“Too soon to know for sure. The early reports are grim, but no more so than our brave soldiers in the trenches at Verdon.” He indicated it was time for them to leave, to go home. The time allotted for mourning was over.

Robert glanced at her often as he drove, placing his hand on her thigh when the driving allowed. Tillie rested against the seat. Her bulky black linen skirt felt warm in the hot air inside the vehicle. She looked at the afternoon May sunshine bathing the streets of Frankfurt, her streets. Everything inside of her was vulnerable. So she watched the women in plain dresses with rolled socks and worn shoes stand in queues for rations. He was too hard for her, too difficult to understand.

“May I come in?” He had shut off the Mercedes and turned toward her. His expression one of mild inquiry.

“Are you a married man?” She asked in return and did not know where that question came from. She could not find in her heart any actual concern for morality. She did not feel it. She felt gratitude that this one time her fair skin did not burn red.

He looked away from her and hesitated. Then looking into her eyes, he said, “Yes, I have a wife in Berlin.”

Still she considered it. His solicitation softened her, flattered her. He touched her hand, his fingers caressing her skin. Then she opened her door without waiting for him to do so and stepped out. He frightened her. She was not prepared.

“Thank you for the lift,” she told him, leaning into the car door. “Maybe another time.” She turned away and was about to shut the door. “Thank you also for being with me today.” No words could express her gratitude so she said no more, shutting the car door.

“Wait,” he shouted behind her. But she ran down the stone steps, her new black pumps clicking like tap shoes.

Chapter Five - You Too, Walter?


The following Monday morning, May 31, 1915, Tillie dressed in her school skirt. Through the single window into the garden she could see the dappled sunlight on the new green of the rose bushes. She glanced up through the window as she struggled to iron her blouse. Also, since Matilda no longer came to fuss at her, Tillie had taken to sleeping on the horsehair sofa in the downstairs parlor.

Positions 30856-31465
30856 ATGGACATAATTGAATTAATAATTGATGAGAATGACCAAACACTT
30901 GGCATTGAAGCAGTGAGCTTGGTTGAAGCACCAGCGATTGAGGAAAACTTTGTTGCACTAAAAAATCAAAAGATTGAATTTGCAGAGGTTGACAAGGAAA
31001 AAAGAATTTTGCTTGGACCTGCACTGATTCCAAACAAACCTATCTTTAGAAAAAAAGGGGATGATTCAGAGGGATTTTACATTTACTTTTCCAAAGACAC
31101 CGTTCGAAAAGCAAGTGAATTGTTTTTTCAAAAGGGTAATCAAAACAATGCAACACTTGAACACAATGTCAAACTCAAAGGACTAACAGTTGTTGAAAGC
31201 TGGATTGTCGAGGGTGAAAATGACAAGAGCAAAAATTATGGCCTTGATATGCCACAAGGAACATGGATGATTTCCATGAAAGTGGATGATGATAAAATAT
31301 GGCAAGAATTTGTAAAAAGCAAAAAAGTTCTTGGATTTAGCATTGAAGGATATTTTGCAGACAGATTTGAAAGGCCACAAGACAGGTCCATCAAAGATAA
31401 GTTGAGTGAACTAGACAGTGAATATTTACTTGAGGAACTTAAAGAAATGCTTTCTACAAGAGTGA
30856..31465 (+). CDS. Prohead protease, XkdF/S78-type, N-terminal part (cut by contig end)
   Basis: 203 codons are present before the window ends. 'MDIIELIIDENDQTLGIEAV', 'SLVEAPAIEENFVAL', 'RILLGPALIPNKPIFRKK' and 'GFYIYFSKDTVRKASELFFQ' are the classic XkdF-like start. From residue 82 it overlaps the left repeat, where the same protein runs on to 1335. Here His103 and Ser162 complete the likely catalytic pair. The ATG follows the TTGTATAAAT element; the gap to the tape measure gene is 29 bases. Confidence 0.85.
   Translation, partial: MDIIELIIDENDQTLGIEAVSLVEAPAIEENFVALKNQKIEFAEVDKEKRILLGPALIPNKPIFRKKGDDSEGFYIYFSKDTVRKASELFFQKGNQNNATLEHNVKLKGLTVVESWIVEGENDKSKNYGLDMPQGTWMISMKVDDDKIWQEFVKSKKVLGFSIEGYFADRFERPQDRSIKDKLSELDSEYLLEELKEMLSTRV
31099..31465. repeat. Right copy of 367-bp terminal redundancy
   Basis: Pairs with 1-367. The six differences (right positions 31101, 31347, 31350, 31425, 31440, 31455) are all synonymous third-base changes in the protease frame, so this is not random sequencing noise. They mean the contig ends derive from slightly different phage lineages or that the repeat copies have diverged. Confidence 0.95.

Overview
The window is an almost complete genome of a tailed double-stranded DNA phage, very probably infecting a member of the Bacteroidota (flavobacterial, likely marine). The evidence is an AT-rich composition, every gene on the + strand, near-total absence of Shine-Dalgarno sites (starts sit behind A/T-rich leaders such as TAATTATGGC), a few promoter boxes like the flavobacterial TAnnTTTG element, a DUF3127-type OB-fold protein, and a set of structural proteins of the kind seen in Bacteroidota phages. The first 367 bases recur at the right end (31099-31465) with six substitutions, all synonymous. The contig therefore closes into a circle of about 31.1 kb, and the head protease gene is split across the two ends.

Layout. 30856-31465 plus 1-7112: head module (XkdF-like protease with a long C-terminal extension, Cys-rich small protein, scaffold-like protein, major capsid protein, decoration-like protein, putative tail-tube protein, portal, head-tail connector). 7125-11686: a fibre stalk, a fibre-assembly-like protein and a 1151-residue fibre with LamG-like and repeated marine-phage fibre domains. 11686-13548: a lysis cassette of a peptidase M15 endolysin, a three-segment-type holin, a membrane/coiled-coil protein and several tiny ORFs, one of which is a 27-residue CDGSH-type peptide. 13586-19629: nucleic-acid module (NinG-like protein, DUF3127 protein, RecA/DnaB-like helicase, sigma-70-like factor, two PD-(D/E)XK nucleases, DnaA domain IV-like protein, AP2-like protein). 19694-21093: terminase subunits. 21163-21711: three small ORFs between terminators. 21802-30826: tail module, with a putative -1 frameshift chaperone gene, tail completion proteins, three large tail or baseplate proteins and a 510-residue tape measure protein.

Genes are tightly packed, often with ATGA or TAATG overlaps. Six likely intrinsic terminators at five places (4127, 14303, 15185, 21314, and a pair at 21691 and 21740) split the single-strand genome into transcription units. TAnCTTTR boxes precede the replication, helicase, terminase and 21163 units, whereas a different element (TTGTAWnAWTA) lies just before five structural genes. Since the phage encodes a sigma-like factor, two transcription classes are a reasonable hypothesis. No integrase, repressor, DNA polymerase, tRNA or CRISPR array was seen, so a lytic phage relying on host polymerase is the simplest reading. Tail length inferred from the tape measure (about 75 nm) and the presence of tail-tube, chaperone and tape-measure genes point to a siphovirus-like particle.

Tillie knew that the housekeeper did not like her, considered her lazy and frivolous because she played the piano in her free time instead of helping her mother. Still, to just stop coming after all these years without a word seemed odd and hurtful. Tillie remembered the tears on Matilda’s cheeks when she said good-bye after the visitation. Had something happened more than the woman’s grief?

Thinking of Matilda made her wish for Antonius, his dismissive laughter, his freedom from trivial concerns, and his ability to always move forward. He would be standing in the parlor by this time, waiting by the door to walk to school. This thought reminded her to grab the letter she wrote to him, attach the stamp and put it in the mailbox by the front door.

She stuffed her lunch in her pull string bag and stuffed the bag in her bicycle basket. Lunch consisted of a pork salad sandwich and some muskmelon in wax paper, respectable. Tillie was still able to redeem her coupons at the meat market though she heard people grumble that they could not get what was on the coupon.

Yesterday afternoon, the old man who ran the newspaper stand told her that a group called the Red Cross might help to locate missing war refugees. Rose qualified as a war refugee, so Tillie would risk being late for work today. After school she would see what the Red Cross could do. She worked out the route to the Red Cross address as she rode to school.

A mild shock slipped across her shoulders and down her back as Tillie stepped to the front door of the conservatory. The door was the same, abutting directly on the sidewalk, ordinary. Inside she climbed the wide marble steps listening to the muted sound of a pianist playingconcert music: Brahms's work, Paganini Variations. It was technically perfect, but lacked soul. She thought it must be Walter.

When she turned down another narrow hallway she listened with a new thoughtfulness. He was perfect. She opened the heavy, wood door and entered the long practice room with the beautiful grand piano near the grimy windows. For several minutes she stood still, listening to Walter play. When at last Walter paused, she clapped lightly and said, “Bravo.”